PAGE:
“Isn’t there some other way you can make it clear I didn’t do these things?” I asked. I didn’t want the stress of going through a hearing, and had been advised against doing so.

“But even without a hearing, no one is saying you did anything,” replied Gallagher. “It’s okay now — you’re not living in the same dorm, you’re not contacting each other. There is no judgement on you, or him.”

It didn’t comfort me. Even though no more proceedings would take place, and no one was declaring me a sex offender, I still felt I was forced to hang in some grey area between guilty and innocent. I wondered, does every case that doesn’t reach the CJC just leave off ambiguously like this? Is there no way to be seen as guilty or innocent without extreme action? Even though I believe that I am innocent, there seems to be no way to truly prove it to people around me, because there is no room in the College’s process to do so without an all-out trial.

I am not saying, by any means, that more sympathy should be leveled towards sex offenders on campus. If anything, I believe sexual assault is a crucial issue on college campuses  around this country, and that sexual assailants should get the punishment they deserve. But I do want to caution against colleges taking blind action in response to these cases, without realizing the careful research and handling that is required. I believe the influx of media attention has rightly forced colleges like Swarthmore to reform their policies on sexual assault, but I worry that their execution of these changes isn’t being carried out in a comprehensive, informed way. While it is true that the statistical odds of wrongful accusation of sexual assault are low, those low odds do not negate the fact that people are wrongfully accused, and the legal systems at colleges and around the country should be better equipped for that possibility all the same. If the College takes a solely reactionary position in response to sexual assault, it will leave many holes in its system and open itself up to future problems. Among those problems are people like my accuser, who will take advantage of the system and retaliate against other students.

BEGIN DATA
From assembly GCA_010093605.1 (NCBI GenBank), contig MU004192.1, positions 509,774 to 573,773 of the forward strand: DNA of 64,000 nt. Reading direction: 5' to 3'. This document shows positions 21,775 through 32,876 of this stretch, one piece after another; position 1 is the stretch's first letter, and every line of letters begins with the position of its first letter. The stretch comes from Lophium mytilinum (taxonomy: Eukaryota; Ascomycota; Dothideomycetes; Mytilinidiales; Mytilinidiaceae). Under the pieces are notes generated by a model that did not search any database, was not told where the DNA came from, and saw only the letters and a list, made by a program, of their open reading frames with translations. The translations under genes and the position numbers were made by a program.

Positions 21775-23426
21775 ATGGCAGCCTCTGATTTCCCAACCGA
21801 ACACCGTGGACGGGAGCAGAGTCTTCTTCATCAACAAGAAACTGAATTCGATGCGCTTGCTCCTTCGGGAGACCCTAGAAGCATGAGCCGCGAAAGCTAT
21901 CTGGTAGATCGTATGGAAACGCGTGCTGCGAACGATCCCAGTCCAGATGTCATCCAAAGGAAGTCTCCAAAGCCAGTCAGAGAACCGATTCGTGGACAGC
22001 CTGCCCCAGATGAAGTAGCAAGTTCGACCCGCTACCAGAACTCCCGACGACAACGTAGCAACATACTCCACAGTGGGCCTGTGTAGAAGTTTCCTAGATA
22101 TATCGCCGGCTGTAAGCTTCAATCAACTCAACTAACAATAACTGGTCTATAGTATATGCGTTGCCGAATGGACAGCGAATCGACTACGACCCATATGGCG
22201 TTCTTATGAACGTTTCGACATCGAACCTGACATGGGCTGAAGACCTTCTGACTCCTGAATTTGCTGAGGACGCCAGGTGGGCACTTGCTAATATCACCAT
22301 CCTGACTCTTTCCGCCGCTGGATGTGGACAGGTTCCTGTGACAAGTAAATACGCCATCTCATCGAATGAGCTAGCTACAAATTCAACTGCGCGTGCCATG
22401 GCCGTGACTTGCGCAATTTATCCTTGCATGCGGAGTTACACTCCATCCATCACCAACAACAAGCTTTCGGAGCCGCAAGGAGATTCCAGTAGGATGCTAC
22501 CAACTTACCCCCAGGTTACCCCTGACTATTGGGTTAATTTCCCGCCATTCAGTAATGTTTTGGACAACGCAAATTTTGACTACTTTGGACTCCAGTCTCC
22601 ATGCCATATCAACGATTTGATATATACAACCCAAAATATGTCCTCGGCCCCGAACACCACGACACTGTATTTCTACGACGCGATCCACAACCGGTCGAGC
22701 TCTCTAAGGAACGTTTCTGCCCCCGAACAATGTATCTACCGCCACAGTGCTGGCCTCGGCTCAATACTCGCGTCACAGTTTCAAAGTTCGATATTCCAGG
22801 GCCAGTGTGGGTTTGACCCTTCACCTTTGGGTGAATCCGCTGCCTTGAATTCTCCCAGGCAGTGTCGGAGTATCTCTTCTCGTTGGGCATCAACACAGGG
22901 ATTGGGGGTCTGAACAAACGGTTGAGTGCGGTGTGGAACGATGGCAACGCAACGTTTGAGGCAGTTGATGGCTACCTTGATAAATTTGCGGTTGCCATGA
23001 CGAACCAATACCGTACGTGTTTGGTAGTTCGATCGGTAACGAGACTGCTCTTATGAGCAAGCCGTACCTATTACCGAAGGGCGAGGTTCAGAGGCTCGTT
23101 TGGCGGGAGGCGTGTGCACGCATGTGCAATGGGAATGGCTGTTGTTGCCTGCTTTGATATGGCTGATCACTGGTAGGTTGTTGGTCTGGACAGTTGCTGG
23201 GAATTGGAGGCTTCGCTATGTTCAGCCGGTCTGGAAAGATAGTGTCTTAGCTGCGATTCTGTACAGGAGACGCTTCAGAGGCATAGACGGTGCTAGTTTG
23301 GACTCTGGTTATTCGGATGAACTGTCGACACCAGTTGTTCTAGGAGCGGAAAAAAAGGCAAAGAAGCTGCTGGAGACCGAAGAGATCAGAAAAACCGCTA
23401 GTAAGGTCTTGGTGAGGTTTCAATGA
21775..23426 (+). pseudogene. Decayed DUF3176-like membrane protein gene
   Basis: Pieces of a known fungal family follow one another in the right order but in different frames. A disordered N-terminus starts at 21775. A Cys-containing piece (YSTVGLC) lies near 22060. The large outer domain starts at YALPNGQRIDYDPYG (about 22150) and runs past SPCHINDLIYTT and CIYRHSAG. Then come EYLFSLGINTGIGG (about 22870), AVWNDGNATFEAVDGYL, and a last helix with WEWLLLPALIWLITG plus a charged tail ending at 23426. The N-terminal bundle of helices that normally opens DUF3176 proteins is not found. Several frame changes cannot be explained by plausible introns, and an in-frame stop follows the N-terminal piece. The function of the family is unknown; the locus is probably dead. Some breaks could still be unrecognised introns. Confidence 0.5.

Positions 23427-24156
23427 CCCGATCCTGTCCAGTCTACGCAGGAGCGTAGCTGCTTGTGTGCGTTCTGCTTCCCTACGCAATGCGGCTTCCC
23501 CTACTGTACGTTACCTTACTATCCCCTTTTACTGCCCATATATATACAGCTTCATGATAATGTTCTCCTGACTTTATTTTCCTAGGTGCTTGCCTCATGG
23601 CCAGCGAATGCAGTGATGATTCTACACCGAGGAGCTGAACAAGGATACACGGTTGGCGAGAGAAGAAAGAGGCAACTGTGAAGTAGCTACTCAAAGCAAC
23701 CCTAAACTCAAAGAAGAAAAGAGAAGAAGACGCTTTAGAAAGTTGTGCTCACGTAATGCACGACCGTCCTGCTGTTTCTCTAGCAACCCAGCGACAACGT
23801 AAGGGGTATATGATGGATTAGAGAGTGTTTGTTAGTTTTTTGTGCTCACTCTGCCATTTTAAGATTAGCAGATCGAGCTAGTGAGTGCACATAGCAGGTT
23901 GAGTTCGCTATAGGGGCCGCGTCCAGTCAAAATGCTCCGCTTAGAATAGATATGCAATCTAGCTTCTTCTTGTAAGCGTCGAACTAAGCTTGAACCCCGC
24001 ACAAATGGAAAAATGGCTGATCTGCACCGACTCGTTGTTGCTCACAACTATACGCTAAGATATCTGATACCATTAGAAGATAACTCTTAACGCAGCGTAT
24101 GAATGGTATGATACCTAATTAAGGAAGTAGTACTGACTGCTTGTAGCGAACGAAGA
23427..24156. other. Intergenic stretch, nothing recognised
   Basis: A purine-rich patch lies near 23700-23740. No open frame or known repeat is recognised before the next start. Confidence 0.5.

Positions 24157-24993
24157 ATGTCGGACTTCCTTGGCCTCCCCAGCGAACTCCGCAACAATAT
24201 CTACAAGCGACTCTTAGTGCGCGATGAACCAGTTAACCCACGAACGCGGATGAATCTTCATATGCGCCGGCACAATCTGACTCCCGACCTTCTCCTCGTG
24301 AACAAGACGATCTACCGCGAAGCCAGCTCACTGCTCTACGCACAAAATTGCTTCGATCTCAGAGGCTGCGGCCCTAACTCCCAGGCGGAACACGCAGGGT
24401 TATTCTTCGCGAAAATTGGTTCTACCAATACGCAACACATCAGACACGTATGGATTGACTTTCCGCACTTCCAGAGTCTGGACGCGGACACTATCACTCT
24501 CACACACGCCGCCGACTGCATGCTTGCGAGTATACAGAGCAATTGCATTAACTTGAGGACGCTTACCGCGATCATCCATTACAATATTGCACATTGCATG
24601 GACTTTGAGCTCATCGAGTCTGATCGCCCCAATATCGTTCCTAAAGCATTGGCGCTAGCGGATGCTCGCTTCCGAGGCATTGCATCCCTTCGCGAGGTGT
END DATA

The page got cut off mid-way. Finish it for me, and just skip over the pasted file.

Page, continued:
Furthermore, there is a tendency to make out these cases to be black and white — to demonize those found guilty of sexual assault, or even those merely accused of assault. Full and whole-hearted consent is very important, but it simply may not be a reality in an environment where drunken party hookups happen all the time and both parties’ consent is rendered vague. I want to remind my peers not to jump to judgements even in cases as emotional like those involving sexual assault. In the United States, people should not be declared guilty upon being accused. I hope Swarthmore will keep these perspectives in mind as it makes future reforms to its sexual assault policies and judicial proceedings.

1 Comment

  1. By the time Swarthmore reforms its sexual assault policies, it would have succeeded in destroying a lot of young lives. Should the type of assault be classified? and I find the ‘black and white’ interesting. someone should look at the statistics of the crime and the punishment meted out to black and white students